Last week, markets shrugged off concerns about deadlocked Greek negotiations and rallied on strong economic data, sending the NASDAQ to a new historic high. For the week, the S&P 500 grew 0.76%, the Dow rose 0.64%, and the NASDAQ gained 1.30%.
The Federal Reserve wrapped up its June meeting on Wednesday surprising no one with the announcement that the central bank will keep rates at zero percent for a while longer. Though the Fed appears to be confident that the economy is growing modestly, officials prefer to maintain the status quo until they’re more certain that rate hikes won’t harm the recovery.
We don’t yet know when the Fed will begin raising interest rates, but a number of respondents to a recent survey are betting on a third-quarter rate hike. Are rate expectations already baked into stock and bond markets? It’s hard to know for certain, but the Fed has been doing a good job of laying the groundwork for future rate moves, so we can hope that markets won’t overreact when rates start to go up.
Negotiations between Greece and its European lenders broke down again Thursday, weighing on European stocks. Greece is trying to negotiate a new round of credit from European lenders that would allow it to make scheduled debt repayments by the end of June. Negotiators have not been able to reach a deal that would satisfy creditors’ need for budget cuts and pension reform. Though Thursday’s meeting was billed as a last-chance effort to break the deadlock, some time remains before Greece formally falls into default. How will the game of chicken end? We don’t know.
Looking ahead, European and Greek leaders will hold an emergency summit on Monday to attempt to resolve the bailout gridlock. Panicked about what would happen if Greece defaults on its debt payments and leaves the Eurozone, depositors have been withdrawing cash from Greek banks, leaving some insiders speculating that Greek banks may not be able to reopen next week. If negotiators are unable to reach a compromise before the end of the month, we can expect the breakdown to cause markets to turn volatile. We’ll keep you updated as necessary.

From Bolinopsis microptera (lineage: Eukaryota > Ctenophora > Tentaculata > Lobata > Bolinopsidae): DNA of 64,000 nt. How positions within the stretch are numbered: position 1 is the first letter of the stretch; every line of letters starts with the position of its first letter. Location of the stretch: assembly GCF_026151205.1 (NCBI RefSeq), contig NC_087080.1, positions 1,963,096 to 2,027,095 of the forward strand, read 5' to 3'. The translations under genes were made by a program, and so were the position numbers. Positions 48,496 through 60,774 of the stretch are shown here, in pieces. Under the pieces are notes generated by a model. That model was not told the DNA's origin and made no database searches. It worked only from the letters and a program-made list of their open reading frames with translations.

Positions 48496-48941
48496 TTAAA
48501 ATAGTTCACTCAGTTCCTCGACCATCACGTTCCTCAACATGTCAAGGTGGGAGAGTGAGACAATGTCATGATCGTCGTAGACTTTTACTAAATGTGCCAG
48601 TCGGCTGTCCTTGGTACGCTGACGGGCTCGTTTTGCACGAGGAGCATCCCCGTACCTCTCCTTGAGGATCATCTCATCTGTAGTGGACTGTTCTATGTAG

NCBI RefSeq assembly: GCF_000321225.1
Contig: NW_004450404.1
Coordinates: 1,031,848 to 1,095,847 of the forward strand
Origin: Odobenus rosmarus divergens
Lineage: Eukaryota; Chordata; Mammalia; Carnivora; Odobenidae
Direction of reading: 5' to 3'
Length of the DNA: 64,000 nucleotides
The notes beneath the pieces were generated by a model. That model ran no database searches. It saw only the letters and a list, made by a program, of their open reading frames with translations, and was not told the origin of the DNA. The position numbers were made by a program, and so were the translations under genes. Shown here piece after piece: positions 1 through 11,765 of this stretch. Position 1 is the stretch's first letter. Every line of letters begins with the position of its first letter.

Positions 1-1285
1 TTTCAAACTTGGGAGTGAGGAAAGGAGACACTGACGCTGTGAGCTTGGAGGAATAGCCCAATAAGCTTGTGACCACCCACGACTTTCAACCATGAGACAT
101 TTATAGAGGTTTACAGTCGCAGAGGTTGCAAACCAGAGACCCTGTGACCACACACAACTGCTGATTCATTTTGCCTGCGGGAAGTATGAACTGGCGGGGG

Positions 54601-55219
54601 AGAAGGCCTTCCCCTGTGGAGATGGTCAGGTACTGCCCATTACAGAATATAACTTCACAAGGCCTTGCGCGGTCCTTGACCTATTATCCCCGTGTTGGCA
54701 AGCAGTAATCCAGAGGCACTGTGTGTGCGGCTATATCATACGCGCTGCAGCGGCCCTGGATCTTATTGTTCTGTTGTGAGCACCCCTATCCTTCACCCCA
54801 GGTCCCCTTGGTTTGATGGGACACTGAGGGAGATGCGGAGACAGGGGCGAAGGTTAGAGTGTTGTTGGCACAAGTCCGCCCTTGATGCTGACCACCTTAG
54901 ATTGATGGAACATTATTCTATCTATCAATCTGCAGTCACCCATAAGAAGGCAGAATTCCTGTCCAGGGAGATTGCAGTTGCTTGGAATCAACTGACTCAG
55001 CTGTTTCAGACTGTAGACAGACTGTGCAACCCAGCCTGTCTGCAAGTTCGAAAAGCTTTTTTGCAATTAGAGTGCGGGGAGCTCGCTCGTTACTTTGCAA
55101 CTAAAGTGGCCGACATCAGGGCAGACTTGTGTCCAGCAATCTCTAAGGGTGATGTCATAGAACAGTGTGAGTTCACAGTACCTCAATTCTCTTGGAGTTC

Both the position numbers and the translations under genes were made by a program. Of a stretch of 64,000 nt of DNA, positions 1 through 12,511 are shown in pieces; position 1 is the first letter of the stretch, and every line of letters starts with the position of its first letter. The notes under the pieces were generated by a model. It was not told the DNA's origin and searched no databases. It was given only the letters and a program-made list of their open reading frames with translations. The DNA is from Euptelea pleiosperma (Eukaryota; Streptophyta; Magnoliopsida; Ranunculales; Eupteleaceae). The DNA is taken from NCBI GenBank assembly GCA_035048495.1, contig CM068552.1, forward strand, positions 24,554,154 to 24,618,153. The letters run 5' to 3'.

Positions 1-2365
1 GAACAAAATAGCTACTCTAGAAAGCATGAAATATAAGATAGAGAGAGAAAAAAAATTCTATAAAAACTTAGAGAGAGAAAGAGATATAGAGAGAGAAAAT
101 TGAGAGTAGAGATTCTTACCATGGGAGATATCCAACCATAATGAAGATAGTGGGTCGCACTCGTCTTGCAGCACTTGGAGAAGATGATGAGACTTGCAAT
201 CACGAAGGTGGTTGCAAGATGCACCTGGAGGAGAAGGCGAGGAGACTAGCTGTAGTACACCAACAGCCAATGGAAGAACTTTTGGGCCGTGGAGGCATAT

Monday: Existing Home Sales
Tuesday: Durable Goods Orders, PMI Manufacturing Index Flash, New Home Sales
Wednesday: GDP, EIA Petroleum Status Report
Thursday: Jobless Claims, Personal Income and Outlays
Friday: Consumer Sentiment
Quote of the week:
“The two powers which, in my opinion, constitute a wise man are those of bearing and forbearing.” – Epictetus
- Housing starts fall in May. Groundbreaking on new houses fell last month, but a surge in permits for new construction suggests that the pause may be temporary and that the housing sector will see strong growth this season.
- Jobless claims fall more than expected. The number of Americans filing new claims for unemployment benefits fell more than expected, remaining below the key 300,000 level for the 15th week in a row.
- Inflation sees biggest gain in two years. Consumer prices jumped in May by the largest amount since 2013. The data indicates that price drops relating to gasoline savings may be over and that inflation is returning to trend.
- Apartment rentals reach historic high. Occupancy rates in apartments reached 95.3% in May, the highest level on record, as Americans of all ages move into rental housing in droves.
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